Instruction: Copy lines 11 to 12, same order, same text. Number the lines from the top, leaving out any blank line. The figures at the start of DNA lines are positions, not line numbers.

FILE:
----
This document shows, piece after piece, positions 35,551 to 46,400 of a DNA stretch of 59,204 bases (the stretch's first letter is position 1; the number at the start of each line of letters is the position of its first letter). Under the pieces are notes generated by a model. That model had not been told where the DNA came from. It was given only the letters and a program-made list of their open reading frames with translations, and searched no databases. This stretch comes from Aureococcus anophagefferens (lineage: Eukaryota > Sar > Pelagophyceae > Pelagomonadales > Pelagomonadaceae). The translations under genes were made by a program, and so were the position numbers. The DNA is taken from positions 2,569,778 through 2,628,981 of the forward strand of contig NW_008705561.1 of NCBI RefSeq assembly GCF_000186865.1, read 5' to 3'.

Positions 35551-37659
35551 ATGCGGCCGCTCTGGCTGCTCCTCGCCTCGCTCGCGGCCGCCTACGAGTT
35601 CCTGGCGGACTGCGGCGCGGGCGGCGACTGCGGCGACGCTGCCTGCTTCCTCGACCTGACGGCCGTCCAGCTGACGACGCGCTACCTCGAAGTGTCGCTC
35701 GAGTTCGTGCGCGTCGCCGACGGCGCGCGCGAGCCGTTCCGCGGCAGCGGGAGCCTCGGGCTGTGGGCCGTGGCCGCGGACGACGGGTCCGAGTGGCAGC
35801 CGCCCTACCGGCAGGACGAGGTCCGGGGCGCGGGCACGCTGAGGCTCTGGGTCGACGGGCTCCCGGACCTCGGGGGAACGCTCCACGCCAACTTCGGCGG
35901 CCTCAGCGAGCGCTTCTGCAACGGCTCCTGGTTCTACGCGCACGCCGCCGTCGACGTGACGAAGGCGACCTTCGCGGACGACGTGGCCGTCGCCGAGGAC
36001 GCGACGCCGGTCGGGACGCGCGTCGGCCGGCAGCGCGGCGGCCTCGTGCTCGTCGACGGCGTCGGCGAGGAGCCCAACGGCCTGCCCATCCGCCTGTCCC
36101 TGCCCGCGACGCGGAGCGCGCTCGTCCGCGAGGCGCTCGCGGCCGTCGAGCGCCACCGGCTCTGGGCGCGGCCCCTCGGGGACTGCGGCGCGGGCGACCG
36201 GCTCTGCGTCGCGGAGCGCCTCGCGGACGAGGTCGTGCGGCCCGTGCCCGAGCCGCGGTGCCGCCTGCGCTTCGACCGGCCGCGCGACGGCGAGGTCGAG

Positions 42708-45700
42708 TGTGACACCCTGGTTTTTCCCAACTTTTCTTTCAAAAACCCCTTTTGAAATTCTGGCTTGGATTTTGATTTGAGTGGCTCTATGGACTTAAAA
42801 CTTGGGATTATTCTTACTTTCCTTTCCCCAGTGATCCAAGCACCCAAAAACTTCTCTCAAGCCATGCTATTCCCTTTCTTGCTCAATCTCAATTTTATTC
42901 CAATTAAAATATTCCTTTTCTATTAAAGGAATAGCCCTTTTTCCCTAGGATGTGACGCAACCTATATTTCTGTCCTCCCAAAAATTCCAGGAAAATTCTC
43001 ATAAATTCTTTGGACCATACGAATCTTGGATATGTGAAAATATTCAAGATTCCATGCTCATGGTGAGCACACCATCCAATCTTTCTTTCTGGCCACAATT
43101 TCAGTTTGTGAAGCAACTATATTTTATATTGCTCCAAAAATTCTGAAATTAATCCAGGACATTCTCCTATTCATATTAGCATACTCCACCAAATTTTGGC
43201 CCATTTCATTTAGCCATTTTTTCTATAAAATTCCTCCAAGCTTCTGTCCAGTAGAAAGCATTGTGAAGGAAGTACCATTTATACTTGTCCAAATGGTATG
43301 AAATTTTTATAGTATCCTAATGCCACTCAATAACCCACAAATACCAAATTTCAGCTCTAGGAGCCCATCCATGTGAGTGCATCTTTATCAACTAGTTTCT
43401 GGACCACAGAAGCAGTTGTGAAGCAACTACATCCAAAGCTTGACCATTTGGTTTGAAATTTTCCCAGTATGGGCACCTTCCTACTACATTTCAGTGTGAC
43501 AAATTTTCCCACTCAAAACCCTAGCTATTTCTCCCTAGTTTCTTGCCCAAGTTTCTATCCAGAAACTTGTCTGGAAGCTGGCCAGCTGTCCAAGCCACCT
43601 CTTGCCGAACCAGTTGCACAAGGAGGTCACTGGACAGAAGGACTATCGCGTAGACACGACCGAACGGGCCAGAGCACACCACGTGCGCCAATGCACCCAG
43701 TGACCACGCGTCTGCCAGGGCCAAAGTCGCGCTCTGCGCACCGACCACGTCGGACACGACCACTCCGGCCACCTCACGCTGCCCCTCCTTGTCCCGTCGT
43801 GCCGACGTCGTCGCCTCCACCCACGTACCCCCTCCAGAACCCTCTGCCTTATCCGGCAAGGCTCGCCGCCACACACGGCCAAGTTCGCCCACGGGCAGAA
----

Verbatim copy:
Positions 42708-45700
42708 TGTGACACCCTGGTTTTTCCCAACTTTTCTTTCAAAAACCCCTTTTGAAATTCTGGCTTGGATTTTGATTTGAGTGGCTCTATGGACTTAAAA